Old Arbat street
"Oh Arbat, oh my Arbat! You are my religion," Bulat Okudzhava.
The Arbat is one of the oldest surviving streets in Moscow. In the year 1493 the whole city was engulfed in a terrible fire caused by a candle in the Church of St. Nicholas in Peski which is situated on Arbat. However, the first mention does not clarify the origin of the street name. According to one of the versions the word Arbat derives from the Arabic word "arbad" meaning "suburb". At that time the city center was within the Kremlin walls and the surrounding areas were regarded as suburbs.
Arbat district changed over the centuries. Originally populated with craftsmen and merchants it became the favorite site of aristocracy in the late 18 century. The most famous noble families settled here. One of such noble mansions was rented by Alexander Pushkin after his marriage to Natalie. The Moscow high life was beyond his means. This couple had to move into the countryside leaving behind spectacular balls and luxurious assemblies.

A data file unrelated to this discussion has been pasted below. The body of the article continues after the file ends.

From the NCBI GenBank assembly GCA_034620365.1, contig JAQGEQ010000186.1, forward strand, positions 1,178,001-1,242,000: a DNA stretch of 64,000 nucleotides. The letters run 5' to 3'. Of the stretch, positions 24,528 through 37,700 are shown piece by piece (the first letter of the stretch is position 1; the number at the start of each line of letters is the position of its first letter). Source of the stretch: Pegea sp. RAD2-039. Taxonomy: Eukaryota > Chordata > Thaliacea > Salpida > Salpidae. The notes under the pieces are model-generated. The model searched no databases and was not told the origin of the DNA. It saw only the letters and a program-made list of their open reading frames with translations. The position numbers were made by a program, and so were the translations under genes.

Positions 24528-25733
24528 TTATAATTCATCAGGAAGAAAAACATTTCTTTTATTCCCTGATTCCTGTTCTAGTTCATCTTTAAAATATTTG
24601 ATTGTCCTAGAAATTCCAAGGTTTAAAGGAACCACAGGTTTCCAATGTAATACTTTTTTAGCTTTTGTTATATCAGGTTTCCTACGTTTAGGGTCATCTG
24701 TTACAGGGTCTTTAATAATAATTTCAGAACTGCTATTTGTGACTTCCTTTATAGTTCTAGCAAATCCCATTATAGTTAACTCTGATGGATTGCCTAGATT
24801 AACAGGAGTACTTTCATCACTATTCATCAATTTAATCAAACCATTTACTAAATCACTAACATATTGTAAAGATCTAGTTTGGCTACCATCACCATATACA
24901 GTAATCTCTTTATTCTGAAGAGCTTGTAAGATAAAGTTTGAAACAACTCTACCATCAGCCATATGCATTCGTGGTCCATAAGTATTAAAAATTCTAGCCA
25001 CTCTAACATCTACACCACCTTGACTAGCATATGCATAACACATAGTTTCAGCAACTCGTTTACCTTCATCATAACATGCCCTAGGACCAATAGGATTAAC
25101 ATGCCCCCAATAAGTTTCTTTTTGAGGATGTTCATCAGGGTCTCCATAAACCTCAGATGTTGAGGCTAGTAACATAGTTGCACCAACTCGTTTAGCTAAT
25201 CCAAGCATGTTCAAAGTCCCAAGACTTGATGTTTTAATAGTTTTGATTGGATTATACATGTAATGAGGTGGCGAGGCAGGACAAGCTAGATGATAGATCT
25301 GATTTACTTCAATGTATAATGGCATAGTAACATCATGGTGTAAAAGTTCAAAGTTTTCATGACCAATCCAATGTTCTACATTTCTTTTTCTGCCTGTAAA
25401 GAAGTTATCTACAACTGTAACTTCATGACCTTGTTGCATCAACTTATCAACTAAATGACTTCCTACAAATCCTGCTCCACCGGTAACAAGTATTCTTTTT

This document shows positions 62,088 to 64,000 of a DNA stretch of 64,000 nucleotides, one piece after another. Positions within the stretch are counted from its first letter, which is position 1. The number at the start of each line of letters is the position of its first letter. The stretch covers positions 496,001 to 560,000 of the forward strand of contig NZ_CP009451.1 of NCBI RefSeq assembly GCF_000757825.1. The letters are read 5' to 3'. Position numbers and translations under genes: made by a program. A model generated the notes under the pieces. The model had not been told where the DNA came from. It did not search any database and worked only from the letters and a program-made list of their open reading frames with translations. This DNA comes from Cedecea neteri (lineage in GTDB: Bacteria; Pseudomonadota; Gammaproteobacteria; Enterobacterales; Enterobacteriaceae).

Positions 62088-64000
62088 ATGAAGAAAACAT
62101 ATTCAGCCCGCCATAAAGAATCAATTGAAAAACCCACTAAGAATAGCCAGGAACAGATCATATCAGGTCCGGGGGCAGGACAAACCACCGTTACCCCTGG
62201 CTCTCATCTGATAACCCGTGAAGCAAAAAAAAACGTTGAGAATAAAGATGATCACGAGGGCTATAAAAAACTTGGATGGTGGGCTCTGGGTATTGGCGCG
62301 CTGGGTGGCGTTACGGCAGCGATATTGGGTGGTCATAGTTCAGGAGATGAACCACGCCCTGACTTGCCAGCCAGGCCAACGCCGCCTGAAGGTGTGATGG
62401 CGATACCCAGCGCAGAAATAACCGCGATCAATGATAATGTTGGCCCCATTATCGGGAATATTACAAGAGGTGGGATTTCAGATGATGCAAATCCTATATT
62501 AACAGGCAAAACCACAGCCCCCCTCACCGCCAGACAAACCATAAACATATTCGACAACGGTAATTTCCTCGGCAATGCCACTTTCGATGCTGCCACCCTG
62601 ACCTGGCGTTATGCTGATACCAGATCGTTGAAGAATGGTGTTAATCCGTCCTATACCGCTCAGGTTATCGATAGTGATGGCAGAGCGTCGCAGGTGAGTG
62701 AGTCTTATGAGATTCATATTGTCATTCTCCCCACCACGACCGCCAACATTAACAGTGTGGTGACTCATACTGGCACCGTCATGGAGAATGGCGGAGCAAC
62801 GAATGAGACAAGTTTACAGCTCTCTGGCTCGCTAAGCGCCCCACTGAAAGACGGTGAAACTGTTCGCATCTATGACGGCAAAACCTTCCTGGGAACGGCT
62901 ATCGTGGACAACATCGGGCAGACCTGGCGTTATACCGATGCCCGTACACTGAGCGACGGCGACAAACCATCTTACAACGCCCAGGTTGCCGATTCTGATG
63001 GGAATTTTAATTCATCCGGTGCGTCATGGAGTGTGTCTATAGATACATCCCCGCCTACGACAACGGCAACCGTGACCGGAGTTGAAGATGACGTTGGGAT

In late 19th century a large number of poets, thinkers, musicians and actors inhabited Arbat district. Most of them coming from impoverished noble families shaped Russia's cultural life.
The 20th century made its own alterations: the wheels' rumble of electric trams, first Metro station on Arbatskaya square, communal flats in the apartments to let, the construction of New Arbat street. Nowadays Old Arbat street as we call it to differentiate from the "young sister" is a picturesque pedestrian street. It is alive with street musicians who play music of different genres; with informal movements like Hare Krishna devotees; with artists who are eager to draw your portrait or caricature; with second-hand booksellers whose rows can not be passed unnoticed. Numerous cafes and various restaurants offer the menus to fit any taste and any pocket while souvenir's shops is a good place to buy a fridge magnet (prices are more expensive than in Izmaylovo Market). It is a nice venue to have a walk either with your Moscow tour guide or on your own.